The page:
Alpine headwall erosion: Insights from cosmogenic nuclide concentrations in supraglacial debris cover
- 1GFZ German Research Centre for Geosciences, Potsdam, Germany (email@example.com)
- 2Institute of Geological Sciences, Freie Universität Berlin, Berlin, Germany
- 3Institute of Earth Surface Dynamics, University of Lausanne, Lausanne, Switzerland
Debris-covered glaciers are fed from steep bedrock hillslopes that tower above the ice. These headwalls are eroded by rockfalls and rock avalanches, mobilizing fractured bedrock, which is subsequently deposited on the ice surface along the sides of valley glaciers and transported downglacier on and in the ice. Where glaciers join, marginal debris merges to form medial moraines. Due to the conveyor-belt-nature of glacier ablation zones, debris tends to be older downglacier and, for typical Alpine glaciers, single deposits may persist on the glacier surface for hundreds to a few thousand years.
Recent observations in high-alpine glacial environments suggest that rock walls are increasingly destabilized due to climate warming. An increase in headwall erosion and debris deposition onto glacier surfaces will modify glacial mass balances, as surface debris cover alters the rate at which underlying ice melts. Consequently, we expect that the response of debris-covered glaciers to climate change is likely also related to the response of headwalls to climate change.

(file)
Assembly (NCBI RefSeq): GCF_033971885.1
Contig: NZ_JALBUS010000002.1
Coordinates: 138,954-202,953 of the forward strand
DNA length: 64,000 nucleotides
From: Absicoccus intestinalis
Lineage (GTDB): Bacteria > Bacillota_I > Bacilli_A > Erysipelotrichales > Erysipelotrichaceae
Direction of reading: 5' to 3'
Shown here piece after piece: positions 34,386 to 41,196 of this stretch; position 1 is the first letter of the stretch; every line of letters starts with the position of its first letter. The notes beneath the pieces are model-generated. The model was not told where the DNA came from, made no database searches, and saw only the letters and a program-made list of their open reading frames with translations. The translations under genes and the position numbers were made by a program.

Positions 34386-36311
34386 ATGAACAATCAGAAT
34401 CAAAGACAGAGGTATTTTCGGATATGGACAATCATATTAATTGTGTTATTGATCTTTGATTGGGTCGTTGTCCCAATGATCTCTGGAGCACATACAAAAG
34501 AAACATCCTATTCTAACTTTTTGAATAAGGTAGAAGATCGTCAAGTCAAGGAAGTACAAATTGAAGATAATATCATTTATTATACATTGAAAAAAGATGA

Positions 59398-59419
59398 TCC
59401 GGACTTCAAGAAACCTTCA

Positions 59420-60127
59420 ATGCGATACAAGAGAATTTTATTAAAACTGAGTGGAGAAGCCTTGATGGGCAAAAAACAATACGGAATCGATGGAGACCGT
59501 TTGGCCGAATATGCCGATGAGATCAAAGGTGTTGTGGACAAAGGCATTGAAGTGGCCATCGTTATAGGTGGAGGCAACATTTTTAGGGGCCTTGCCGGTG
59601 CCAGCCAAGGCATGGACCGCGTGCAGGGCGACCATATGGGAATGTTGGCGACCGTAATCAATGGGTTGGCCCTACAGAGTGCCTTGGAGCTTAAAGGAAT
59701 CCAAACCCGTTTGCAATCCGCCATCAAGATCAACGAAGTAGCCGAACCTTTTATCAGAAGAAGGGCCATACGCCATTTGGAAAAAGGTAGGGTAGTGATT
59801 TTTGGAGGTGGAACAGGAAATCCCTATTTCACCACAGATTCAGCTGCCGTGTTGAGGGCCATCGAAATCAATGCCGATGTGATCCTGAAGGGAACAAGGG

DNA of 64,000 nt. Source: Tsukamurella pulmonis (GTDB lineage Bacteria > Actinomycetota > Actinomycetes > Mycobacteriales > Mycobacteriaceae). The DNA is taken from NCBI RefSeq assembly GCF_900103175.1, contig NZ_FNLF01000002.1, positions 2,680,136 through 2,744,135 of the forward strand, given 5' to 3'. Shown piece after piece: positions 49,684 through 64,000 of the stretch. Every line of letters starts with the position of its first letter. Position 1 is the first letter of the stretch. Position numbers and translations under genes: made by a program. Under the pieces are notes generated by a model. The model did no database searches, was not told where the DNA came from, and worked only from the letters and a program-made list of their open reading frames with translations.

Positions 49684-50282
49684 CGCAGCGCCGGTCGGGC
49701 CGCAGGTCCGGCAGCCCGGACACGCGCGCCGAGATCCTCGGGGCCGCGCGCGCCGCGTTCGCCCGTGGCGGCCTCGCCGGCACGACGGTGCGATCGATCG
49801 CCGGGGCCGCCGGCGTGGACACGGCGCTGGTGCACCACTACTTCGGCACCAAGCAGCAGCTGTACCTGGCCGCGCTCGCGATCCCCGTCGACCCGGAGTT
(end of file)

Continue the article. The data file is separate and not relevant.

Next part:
In this context, we quantify headwall retreat rates by measuring the concentration of in situ-produced cosmogenic 10Be in debris samples collected from a partly debris-covered Swiss valley glacier. By systematic downglacier-sampling of two parallel medial moraines, we aim to assess changes in headwall erosion through time for small and delineated source areas. Our results indicate that indeed, nuclide concentrations along the medial moraines vary with time: downglacier and further back in time deposits have higher nuclide concentrations, whereas upglacier and more recently deposits have lower concentrations. Currently, we explore possible processes which could account for 10Be concentration changes through time, other than changes in erosion rates. These include the sensitivity of 10Be concentrations to supraglacial transport time and to temporal and spatial changes in nuclide production rates on the deglaciating headwalls. First analyses reveal, however, that neither the additional accumulation of 10Be during transport nor changes in source area production rates associated with the uncovering of formerly ice covered headwall parts alone can account for the observed trend.
How to cite: Wetterauer, K., Scherler, D., Anderson, L. S., and Wittmann, H.: Alpine headwall erosion: Insights from cosmogenic nuclide concentrations in supraglacial debris cover , EGU General Assembly 2021, online, 19–30 Apr 2021, EGU21-9369, https://doi.org/10.5194/egusphere-egu21-9369, 2021.
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